The Charter School movement is all about choice
You’re pioneering a curriculum that will set you apart. Whether it is a classical, more progressive, or non-traditional approach to education, you require an equally unique approach to design. It’s a rare opportunity to start something new from the ground up. We want to work with you in order to understand your curriculum, students and community to achieve your mission of providing a remarkable experience for your students.
Hollis + Miller Architects understands the charter school landscape varies greatly from state to state.
Over the past 14 years our charter school work has been far reaching, including Missouri, Colorado, California, and Ohio.
A FEW KIND WORDS FROM OUR CLIENTS
Community leaders really need to be embracing change. We have to evolve, and we have to get better. As I think about working with the community leaders in Springfield, Hollis + Miller does that. They are embracing the need to improve and try new things in order to serve kids best.
The thing I probably appreciated the most is giving our children a voice in what their school was going to look like and really focusing in on the idea that we aren't building these schools for adults; they're built for kids. And they came to the table to do the right thing for the right reasons on behalf of the kids in this community, and they were sincere in their effort. I will forever be grateful for everything they've done for us and very appreciative of the relationship and look forward to working with them in the future.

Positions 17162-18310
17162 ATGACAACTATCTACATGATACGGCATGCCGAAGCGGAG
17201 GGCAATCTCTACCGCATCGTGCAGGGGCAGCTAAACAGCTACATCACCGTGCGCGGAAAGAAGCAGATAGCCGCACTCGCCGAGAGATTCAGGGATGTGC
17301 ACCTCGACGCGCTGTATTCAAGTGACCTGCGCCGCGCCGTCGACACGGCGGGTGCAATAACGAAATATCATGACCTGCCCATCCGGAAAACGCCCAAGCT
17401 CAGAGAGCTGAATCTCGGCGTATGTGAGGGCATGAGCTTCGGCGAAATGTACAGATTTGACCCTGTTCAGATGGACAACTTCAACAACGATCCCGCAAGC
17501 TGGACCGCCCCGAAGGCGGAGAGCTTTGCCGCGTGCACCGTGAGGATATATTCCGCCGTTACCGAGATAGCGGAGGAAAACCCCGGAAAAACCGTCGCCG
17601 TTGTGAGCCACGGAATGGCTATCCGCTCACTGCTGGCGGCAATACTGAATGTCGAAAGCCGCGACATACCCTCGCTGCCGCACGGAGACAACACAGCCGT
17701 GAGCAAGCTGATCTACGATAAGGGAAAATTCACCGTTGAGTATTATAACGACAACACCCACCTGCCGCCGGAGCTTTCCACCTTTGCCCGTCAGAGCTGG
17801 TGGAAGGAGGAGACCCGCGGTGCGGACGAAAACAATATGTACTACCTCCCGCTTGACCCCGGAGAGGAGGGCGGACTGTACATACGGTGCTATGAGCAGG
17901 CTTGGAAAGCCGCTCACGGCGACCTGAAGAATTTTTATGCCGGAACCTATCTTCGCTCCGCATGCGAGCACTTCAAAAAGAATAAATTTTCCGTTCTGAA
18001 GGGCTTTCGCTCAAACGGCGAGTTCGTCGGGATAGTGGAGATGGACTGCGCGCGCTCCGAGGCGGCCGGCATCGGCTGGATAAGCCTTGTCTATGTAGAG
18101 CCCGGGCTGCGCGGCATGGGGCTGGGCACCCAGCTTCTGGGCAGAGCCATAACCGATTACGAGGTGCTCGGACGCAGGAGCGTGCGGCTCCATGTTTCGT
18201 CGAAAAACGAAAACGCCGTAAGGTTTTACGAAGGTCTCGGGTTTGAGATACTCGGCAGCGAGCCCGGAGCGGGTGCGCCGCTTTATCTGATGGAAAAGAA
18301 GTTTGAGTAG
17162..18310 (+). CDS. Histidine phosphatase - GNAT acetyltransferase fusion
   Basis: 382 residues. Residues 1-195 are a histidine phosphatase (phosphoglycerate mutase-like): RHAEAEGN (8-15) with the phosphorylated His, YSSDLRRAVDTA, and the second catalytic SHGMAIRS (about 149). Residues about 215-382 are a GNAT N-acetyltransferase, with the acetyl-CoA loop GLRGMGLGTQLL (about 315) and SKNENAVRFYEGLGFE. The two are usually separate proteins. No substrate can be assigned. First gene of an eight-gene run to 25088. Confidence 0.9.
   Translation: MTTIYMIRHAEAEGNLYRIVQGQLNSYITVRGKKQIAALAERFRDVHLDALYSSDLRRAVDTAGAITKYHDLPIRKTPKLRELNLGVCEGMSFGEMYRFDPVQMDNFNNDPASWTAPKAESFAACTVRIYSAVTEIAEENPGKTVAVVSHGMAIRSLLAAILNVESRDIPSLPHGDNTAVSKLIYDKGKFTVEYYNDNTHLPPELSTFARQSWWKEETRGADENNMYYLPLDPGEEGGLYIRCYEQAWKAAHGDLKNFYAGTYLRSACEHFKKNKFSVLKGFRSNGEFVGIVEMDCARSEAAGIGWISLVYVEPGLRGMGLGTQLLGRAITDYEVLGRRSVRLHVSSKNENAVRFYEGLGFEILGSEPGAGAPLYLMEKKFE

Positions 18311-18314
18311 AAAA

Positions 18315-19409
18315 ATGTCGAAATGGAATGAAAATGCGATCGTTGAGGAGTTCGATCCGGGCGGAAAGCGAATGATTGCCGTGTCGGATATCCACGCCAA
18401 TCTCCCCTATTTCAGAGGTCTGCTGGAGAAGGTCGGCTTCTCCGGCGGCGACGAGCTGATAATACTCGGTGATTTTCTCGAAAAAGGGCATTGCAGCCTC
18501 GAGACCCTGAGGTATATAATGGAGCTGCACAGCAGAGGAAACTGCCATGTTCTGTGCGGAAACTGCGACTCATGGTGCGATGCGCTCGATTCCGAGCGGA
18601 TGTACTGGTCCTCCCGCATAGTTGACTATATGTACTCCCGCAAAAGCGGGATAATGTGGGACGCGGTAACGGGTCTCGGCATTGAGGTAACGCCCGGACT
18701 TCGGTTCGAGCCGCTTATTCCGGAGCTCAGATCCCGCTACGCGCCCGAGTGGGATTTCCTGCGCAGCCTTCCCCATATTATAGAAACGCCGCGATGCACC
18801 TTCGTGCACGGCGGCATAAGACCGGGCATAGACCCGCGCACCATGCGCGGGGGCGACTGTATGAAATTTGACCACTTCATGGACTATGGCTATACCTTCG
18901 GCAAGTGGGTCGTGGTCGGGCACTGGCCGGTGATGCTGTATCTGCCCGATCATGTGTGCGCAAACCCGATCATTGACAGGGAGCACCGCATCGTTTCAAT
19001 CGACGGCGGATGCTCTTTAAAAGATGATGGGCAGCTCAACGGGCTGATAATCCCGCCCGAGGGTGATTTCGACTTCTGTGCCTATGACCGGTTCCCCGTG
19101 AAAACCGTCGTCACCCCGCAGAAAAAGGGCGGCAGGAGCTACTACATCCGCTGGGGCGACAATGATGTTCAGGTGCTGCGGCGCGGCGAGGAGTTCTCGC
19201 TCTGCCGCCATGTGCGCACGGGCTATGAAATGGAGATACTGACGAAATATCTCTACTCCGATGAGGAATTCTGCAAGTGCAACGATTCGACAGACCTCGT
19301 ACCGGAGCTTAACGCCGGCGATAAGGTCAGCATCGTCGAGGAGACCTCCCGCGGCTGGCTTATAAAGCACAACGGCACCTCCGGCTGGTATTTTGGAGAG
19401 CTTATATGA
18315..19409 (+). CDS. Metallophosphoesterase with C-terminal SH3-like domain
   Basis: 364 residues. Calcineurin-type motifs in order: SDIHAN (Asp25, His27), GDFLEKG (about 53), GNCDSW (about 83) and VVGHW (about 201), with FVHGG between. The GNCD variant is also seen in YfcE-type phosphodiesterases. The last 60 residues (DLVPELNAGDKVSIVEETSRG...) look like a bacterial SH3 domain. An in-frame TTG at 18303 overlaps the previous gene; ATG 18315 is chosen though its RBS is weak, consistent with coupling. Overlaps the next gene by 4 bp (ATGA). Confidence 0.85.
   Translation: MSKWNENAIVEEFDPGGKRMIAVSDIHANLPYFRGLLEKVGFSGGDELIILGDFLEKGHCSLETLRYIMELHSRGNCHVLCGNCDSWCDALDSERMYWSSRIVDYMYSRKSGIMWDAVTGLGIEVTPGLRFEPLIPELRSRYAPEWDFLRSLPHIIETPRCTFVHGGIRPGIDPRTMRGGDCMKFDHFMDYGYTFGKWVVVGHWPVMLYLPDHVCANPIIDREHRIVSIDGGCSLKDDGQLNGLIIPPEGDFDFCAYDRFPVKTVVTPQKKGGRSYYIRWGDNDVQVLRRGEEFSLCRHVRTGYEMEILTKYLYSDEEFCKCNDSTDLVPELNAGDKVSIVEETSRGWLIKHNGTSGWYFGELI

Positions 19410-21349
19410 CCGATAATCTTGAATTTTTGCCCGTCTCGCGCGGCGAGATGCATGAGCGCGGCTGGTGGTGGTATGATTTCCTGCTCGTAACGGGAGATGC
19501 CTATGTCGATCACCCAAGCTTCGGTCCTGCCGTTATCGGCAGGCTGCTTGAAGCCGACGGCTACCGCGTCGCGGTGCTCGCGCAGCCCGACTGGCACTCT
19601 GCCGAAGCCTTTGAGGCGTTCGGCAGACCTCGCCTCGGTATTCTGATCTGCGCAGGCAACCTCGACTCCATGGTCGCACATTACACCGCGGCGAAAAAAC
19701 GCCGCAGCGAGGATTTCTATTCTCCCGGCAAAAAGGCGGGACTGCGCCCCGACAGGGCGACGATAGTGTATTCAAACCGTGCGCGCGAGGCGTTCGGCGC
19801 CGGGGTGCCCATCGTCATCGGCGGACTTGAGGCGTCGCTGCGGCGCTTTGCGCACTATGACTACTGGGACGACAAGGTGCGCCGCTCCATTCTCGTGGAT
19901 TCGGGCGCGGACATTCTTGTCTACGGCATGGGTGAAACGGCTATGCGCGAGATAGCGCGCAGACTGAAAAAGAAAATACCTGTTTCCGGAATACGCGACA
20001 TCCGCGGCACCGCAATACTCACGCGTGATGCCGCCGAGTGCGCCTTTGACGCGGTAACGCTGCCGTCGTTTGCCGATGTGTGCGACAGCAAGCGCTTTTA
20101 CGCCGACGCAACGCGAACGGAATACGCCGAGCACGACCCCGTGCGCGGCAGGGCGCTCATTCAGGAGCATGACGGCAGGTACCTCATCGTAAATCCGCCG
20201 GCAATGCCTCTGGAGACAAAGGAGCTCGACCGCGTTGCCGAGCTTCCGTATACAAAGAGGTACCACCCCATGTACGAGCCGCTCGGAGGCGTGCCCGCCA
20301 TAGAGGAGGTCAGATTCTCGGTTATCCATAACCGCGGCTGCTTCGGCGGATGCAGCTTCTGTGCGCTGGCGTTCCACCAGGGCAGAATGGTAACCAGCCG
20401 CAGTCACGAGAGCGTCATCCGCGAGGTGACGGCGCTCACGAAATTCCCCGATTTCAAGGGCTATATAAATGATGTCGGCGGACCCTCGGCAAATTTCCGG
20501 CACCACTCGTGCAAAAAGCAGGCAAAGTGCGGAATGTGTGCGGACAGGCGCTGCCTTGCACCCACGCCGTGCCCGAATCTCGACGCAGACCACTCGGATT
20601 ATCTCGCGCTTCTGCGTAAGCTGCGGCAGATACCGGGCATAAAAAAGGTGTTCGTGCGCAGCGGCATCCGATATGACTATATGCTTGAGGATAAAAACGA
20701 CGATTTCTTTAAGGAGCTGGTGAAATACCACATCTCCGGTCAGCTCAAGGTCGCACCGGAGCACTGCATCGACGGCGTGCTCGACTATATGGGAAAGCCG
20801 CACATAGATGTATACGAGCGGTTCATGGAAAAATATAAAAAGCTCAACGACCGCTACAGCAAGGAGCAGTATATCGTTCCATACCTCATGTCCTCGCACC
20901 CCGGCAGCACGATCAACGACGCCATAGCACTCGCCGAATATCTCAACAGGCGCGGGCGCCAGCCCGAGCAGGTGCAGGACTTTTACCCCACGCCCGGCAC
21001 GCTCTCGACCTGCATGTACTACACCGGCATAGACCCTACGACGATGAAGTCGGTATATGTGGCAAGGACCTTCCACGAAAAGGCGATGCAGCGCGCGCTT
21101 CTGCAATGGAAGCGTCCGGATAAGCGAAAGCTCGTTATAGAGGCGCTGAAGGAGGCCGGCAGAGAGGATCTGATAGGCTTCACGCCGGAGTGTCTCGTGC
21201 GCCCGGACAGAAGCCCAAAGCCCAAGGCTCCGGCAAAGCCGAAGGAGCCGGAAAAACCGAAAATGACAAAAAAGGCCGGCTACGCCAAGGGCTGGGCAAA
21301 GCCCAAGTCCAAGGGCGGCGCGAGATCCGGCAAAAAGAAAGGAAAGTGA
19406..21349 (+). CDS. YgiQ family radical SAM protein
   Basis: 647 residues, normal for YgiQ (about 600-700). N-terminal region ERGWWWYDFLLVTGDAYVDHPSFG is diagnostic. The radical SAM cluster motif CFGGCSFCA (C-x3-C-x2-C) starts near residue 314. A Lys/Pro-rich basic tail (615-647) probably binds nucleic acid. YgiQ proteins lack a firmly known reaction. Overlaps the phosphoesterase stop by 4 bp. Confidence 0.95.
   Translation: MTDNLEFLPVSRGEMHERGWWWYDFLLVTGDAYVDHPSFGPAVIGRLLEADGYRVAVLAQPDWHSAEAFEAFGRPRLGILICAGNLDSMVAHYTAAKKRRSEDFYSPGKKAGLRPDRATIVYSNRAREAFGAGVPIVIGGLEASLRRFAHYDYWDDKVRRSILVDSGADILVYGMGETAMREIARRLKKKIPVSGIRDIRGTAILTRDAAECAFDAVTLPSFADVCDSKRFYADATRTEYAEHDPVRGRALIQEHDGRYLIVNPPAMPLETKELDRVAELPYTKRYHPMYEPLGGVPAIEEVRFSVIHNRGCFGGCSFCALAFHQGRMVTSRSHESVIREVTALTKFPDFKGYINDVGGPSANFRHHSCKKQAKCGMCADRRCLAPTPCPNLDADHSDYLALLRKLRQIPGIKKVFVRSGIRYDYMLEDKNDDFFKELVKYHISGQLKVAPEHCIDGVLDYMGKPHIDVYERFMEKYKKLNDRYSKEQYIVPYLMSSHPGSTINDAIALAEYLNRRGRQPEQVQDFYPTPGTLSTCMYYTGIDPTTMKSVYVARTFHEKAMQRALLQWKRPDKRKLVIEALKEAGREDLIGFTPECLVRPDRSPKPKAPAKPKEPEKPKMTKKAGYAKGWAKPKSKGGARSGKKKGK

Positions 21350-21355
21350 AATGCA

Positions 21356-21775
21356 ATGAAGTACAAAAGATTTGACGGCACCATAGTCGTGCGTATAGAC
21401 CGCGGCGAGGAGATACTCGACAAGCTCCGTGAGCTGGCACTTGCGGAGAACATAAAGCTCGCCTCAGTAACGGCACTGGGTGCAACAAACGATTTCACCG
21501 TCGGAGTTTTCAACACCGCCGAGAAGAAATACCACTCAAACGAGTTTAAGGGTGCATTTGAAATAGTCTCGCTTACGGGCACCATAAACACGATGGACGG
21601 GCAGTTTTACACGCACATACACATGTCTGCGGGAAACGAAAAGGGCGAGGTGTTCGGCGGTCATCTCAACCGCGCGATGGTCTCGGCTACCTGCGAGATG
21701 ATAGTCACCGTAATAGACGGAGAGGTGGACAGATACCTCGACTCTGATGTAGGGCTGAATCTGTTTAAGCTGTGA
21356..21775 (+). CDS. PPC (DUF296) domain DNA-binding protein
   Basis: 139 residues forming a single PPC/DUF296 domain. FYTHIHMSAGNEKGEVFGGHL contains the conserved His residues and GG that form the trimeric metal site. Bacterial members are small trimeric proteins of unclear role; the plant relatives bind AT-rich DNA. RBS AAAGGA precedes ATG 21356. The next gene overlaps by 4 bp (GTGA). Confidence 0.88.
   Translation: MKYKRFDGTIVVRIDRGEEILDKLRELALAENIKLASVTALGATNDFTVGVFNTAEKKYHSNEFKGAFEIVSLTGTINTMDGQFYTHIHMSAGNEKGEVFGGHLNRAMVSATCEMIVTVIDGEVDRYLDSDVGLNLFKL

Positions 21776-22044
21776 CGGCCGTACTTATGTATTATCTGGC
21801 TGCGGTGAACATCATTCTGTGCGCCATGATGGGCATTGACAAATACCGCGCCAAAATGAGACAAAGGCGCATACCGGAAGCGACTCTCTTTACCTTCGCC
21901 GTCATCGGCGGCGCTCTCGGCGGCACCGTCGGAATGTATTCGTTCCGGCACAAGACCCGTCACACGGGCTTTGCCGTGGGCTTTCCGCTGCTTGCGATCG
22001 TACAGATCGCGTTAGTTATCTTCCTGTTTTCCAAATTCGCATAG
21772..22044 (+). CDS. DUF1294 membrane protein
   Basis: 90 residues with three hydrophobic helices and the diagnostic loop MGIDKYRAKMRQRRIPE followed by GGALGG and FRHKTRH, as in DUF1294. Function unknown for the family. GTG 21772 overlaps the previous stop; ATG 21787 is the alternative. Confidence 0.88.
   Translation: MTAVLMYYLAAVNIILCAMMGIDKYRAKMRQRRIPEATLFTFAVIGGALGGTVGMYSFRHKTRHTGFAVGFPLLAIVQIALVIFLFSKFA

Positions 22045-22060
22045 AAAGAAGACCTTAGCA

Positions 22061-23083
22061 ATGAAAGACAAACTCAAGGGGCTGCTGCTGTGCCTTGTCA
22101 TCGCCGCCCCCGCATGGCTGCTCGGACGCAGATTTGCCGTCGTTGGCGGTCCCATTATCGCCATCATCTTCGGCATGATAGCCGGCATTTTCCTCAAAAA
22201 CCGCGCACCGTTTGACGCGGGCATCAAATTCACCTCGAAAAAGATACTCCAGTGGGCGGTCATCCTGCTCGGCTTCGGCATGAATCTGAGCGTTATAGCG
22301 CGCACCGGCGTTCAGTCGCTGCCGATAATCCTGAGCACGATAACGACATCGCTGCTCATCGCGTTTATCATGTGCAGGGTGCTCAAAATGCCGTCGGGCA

The Lansing High School was my first time to work with Hollis + Miller or any architect on any project this size. They were very collaborative in terms of the way they work. They would take an idea, help us pull the broad range of ideas and pull then them back together to a common point to where they made sense and helped clarify our big-picture thinking.
Woodrow Wilson Academy
Woodrow Wilson Academy approached Hollis + Miller to expand its middle school program in the existing K-8 school. While enrollment numbers weren’t increasing, the school recognized the need to give the middle school students more space to support student collaboration and project-based learning.